Pro-Attitudinal Advocacy: Effects of Extrinsic Rewards on Attitudes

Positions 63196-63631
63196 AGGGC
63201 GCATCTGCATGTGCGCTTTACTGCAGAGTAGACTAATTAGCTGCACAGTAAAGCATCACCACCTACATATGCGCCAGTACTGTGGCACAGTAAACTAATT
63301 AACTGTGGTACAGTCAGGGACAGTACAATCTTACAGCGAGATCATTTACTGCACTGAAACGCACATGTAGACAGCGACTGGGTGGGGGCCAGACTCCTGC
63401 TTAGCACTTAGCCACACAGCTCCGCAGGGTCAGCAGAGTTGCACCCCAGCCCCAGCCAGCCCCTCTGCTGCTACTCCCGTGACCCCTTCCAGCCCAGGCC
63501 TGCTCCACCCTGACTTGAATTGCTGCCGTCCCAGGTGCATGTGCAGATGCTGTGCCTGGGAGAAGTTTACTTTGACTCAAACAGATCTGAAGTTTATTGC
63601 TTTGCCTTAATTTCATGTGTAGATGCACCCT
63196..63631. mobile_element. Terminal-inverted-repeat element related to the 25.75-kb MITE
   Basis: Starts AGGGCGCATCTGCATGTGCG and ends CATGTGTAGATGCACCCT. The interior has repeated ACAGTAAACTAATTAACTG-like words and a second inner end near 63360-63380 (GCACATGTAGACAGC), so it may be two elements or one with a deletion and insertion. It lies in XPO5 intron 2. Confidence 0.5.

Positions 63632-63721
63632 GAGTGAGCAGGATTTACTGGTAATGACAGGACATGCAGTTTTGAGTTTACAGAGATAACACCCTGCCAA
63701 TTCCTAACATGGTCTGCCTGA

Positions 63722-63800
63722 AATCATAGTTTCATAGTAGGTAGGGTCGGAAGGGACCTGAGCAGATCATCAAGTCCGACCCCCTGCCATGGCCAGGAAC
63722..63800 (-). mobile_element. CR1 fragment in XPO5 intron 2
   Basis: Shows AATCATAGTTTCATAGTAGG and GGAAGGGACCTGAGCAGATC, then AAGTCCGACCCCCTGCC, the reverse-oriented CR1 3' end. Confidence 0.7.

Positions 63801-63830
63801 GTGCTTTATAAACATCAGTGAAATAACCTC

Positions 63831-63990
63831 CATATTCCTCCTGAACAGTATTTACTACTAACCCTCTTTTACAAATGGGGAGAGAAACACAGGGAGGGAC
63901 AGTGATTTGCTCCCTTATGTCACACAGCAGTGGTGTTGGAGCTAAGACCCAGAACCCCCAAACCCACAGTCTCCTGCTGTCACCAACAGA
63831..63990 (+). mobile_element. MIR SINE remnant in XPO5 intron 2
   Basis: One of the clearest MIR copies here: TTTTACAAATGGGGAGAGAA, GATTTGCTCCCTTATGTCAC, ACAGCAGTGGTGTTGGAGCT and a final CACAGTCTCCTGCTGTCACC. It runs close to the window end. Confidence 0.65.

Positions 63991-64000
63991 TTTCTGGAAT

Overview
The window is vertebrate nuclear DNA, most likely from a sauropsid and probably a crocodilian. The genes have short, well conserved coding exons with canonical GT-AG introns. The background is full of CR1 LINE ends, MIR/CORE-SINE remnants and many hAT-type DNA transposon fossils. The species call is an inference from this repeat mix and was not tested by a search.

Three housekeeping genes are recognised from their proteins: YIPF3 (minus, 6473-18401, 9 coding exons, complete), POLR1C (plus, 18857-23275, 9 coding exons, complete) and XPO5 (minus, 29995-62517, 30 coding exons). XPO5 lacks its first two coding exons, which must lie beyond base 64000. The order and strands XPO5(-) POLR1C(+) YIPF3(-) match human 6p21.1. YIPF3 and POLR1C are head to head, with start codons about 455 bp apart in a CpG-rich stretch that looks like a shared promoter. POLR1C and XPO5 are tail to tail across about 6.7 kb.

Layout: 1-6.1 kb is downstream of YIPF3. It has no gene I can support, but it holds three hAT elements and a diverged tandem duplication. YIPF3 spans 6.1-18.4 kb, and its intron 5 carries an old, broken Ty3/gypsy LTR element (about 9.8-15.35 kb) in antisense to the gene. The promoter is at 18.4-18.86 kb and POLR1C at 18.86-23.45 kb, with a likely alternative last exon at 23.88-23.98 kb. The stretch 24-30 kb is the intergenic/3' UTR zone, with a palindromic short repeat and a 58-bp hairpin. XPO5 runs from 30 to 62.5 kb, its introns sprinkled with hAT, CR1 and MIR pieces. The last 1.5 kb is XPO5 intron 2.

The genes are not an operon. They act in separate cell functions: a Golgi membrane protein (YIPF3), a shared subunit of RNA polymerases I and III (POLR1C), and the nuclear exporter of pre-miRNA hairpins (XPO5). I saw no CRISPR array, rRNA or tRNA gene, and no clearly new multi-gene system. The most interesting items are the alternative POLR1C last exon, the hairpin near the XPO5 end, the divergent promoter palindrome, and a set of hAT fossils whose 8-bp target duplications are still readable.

Cognitive evaluation theory (Chapter 5), derived in part from the work of Heider (1958) and de Charms (1968), distinguishes between an internal and external locus of causality. This distinction, which will be considered in greater detail in Chapter 10, is illustrated by the following example. Imagine a person who attempted to persuade his neighbor to support a referendum blocking the construction of an expressway through a nearby game preserve. If he did it because he believed strongly in wildlife conservation, the perceived locus of causality would be internal: he tried to persuade his neighbor because of his attitude about conservation. However, if he had a neutral attitude but was hired by the Conservation Society to campaign for the referendum, the perceived locus of causality for the behavior would be external: he did it because of the payments.
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